Block party helps Anderson police officers build rapport with residents

May 12—ANDERSON — Police and city officials greeting residents at the Anderson Police Department's first block party of the season Saturday were there for a simple reason.

"Our motto is connect with a purpose," said Mike Anderson, the department's assistant chief of community policing.

"Let's have a connection with the citizens here and have a purpose behind it. This is why we do these types of events."

The gathering at Walnut Street Park, a few blocks southeast of downtown Anderson, drew hundreds of people, many of whom helped themselves to a complimentary lunch of hot dogs, chips and bottled water.

Several kid-friendly activities, including a bounce house and a small petting zoo, gave the festivities a carnival-like feel.

Members of the department's SWAT team displayed tools including battering rams and a shield, and demonstrated the unit's tactical robot.

"I think it's a good thing to have the kids out here with the police officers so they can get familiar with all the police that's on the force, not only by faces but with names," said Precious Dabney, who lives across the street from the park and brought her two children to the block party.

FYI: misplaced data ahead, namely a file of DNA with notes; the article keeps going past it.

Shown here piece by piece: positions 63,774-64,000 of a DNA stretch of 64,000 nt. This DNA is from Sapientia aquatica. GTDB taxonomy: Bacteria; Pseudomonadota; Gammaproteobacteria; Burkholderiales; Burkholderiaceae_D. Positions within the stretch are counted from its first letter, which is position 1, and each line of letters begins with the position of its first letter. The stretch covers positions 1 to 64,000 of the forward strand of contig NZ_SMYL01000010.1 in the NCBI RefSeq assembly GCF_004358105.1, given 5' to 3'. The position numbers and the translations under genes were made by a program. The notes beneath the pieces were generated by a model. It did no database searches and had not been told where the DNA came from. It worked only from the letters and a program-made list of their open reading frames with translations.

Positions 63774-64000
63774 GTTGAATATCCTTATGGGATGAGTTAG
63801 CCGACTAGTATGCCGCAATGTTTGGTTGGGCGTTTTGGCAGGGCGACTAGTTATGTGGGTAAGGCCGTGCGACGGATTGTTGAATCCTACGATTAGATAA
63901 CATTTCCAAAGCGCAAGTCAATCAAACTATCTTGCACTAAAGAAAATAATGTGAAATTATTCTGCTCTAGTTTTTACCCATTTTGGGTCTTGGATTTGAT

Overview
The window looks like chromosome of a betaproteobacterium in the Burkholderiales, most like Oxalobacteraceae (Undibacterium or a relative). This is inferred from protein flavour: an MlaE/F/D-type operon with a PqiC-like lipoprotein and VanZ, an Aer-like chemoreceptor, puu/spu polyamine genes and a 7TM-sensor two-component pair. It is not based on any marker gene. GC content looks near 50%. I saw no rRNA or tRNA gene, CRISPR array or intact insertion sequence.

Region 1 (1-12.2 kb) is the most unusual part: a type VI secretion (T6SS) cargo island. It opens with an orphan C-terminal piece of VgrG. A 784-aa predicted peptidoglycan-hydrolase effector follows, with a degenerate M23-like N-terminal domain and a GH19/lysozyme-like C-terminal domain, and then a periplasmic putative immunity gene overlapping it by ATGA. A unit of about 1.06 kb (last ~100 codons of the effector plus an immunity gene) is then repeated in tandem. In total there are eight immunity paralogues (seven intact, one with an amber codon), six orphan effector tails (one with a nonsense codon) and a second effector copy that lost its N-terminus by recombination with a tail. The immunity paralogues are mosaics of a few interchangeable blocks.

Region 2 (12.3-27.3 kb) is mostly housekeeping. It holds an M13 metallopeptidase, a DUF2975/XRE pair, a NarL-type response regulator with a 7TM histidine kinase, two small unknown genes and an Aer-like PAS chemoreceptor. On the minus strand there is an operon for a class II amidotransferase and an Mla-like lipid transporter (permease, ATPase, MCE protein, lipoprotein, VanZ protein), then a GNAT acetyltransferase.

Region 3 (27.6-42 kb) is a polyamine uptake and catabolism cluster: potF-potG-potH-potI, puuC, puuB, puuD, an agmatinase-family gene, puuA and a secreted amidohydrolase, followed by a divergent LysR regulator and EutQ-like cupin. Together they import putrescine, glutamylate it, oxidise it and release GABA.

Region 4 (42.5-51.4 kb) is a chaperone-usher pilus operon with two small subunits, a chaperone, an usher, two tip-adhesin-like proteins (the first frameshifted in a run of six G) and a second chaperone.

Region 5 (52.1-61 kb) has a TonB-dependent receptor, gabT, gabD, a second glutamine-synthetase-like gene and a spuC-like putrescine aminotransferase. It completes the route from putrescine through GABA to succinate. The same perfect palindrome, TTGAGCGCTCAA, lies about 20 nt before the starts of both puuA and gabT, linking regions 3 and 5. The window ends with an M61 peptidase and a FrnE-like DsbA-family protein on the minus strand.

"It's fun, it's friendly, and it's a good time for the parents and the children."

Other residents said they see value in police officers interacting with them in a casual environment. Getting to know the officers as more than faces with badges, they said, can help people — especially kids — feel more comfortable approaching them with problems.

"If you tend to recognize someone, it might help you de-escalate a situation faster," said Elishia McGruder, who brought two of her clients from Sevita Health, a community services agency that provides long-term residential care for adults with special needs.

"You may feel safe coming to them and letting them know something that you've seen," she continued. "You know them, you've seen them, you see them every time you have a block party, and you feel comfortable talking to them."

Saturday's event was the first of five planned block parties, monthly through September. The events will rotate among parks in several neighborhoods, which officials said will be important to augment Crime Watch programs.

"There's no police department that's big enough to police a community without the public's help," said Anderson Police Chief Mike Lee. "Our Crime Watch program is vital to our mission, and our block parties are directly connected to our Crime Watch program.

"This is an opportunity for us to reach out to these people and let them see us in a different light."

Follow Andy Knight on Twitter @Andrew_J_Knight, or call 765-640-4809.